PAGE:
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Co-Occurring Diagnosis: Substance Abuse and Mental Health

Updated: 6 days ago

Girl suffering from Substance Abuse and Mental Health

Co-occurring disorders are known as having both a mental illness and a substance use disorder. A person with a mental illness who also uncontrollably uses drugs is said to have a 'dual diagnosis or a 'co-occurring diagnosis,' according to doctors.

This section explains how drugs and alcohol can negatively impact your mental health. In this post, "drugs" refers to recreational or prescription drugs.

What Is Substance Abuse?

SUD is a mental condition that affects a person's brain and behaviour, leading to an inability to manage the use of substances such as legal or illegal drugs, alcohol, or pharmaceuticals. With symptoms ranging from mild to severe, addiction is the most severe form of SUDs.

People with a substance use disorder (SUD) may also have a co-occurring mental disorder. Depression, anxiety disorders, bipolar disorder, attention-deficit hyperactivity disorder (ADHD), personality disorders, and schizophrenia are all co-occurring disorders.

Do you suffer from co-occurring disorders? Learn how to cope with addiction while suffering from despair, anxiety, or other mental health difficulties.

Substance Abuse Or Mental Health Problems: Which Comes First?

In co-occurring disorders, substance abuse and mental health have unusual symptoms that may interfere with your capacity to maintain a healthy family life, function at work or school, deal with life's obstacles, and connect with others. Substance abuse and mental health illnesses are usually linked—either causes the other, or both occur together. When a mental health condition is untreated, the substance addiction problem usually worsens. And when there is a rise in drug misuse, there is usually a rise in mental health issues.

Identifying A Dual Diagnosis

It can be challenging to distinguish between two diagnoses. It takes time to separate what is a mental health disorder from what is a drug problem. The signs and symptoms also differ depending on the abused substance, whether recreational drugs or prescription medications. There are, however, some general indicators that you may have a co-occurring disorder, such as:

  • Someone in your family had a mental illness or was addicted to drugs.

  • Even if you are sober, you feel depressed, anxious, or otherwise out of sorts.

  • You use drugs to cope with unpleasant memories or feelings, to manage pain or the intensity of your moods, to face frightening situations, or to stay focused on tasks.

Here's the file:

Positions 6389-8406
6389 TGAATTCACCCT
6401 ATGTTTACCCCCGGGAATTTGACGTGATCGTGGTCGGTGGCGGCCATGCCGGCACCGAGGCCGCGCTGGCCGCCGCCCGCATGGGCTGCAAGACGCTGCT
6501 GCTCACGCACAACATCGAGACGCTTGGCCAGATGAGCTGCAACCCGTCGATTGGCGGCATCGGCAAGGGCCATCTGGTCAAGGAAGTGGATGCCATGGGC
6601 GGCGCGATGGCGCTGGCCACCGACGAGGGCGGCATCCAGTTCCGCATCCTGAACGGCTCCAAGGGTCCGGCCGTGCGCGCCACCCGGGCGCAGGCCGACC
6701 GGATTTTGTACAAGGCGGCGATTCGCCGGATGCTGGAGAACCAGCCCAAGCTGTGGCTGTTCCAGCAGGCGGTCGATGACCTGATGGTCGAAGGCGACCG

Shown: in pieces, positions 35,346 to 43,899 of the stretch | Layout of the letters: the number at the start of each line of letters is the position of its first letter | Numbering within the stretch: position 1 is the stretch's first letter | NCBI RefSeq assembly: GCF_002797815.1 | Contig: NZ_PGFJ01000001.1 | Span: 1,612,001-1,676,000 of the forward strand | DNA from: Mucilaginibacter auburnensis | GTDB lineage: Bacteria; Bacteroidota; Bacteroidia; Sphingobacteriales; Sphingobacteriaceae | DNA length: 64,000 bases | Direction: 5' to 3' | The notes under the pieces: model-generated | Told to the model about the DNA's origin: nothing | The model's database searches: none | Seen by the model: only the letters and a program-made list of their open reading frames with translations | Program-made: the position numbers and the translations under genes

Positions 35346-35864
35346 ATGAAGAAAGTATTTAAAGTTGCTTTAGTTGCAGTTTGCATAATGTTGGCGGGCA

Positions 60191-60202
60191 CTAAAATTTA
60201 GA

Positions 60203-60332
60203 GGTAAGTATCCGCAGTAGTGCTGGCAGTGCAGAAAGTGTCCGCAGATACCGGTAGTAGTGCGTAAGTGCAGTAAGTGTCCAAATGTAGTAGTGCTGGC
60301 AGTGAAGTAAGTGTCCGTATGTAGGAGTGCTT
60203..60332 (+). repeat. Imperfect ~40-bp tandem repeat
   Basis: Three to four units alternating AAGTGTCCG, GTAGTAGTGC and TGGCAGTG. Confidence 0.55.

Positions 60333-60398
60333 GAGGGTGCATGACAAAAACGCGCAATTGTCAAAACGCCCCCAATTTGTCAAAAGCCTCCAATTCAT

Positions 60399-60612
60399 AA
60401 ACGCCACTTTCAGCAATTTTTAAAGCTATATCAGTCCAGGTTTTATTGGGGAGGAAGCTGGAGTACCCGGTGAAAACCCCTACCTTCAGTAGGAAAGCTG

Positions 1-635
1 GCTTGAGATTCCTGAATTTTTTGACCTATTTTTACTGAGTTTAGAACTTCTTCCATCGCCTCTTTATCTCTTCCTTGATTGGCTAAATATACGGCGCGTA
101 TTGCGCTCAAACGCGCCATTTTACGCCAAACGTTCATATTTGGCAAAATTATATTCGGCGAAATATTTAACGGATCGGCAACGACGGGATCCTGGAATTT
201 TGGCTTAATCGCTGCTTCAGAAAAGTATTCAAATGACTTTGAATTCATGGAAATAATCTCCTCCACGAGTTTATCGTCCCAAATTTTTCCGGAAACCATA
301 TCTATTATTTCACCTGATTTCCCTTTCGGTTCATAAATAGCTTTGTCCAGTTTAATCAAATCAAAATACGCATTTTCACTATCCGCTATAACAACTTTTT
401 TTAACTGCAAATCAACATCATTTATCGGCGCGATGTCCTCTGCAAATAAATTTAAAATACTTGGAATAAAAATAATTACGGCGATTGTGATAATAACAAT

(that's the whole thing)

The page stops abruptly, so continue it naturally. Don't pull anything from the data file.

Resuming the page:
• You discovered a link between your substance abuse and your mental health. For example, you become depressed when you drink. Or you drink when you are anxious or haunted by unpleasant memories.

Common risk factors can worsen both SUDs and other mental disorders. SUDs and other mental illnesses can run in families, implying that specific genes may be involved.

Symptoms And Signs Of Typical Co-Occurring Disorders

Depression, bipolar, and anxiety disorders are the most common mental health problems that co-occur with substance abuse.

Treatment For a Dual Diagnosis

Treating SUD and co-occurring mental disorders together is preferable to treating them separately. As a result, a healthcare provider must evaluate individuals seeking treatment for SUD or other mental disorders for each disorder. Because overlapping symptoms can make it challenging to make an accurate diagnosis, the provider should use comprehensive assessment tools to reduce the possibility of a missed diagnosis and provide targeted treatment.

Treatment for your mental health issue may include medication, lifestyle changes, peer support, and individual or group counselling. At the same time, treatment for your substance abuse may include detoxification, withdrawal symptoms management, behavioural therapy, and support groups.

The Bottom Line!

Behavioural therapy, proper medication, lifestyle changes, and peer support groups may all be part of your treatment plan, but selecting the strategy that best meets your needs is critical. There is always a chance. Both mental disorders and problems with drugs are treatable conditions. Recovering from co-occurring disorders takes time, courage, and commitment, but people with these problems can still improve.

We're here to assist you!

Mosaic Mental Health Service Provider in Katy, Texas, can provide you with professional assistance. We, a licensed Mental Health Service Provider, can recommend medication management and assist you in better understanding your or your loved one's condition.

We offer programs to treat mood disorders, attention deficit hyperactivity disorder (ADHD), anxiety disorders, sleep disorders, and thought disorders for patients ages 6 and up. In addition, we provide wellness services like GLP-1 treatments for weight loss, Low-T and other hormone replacement therapies, treatment for opioid use disorder, and more! You may call (713) 987-7828 or visit For added convenience and accessible communication, we also use the Spruce Health app to allow clients to stay in touch and securely contact the provider and staff via text, phone, and email.


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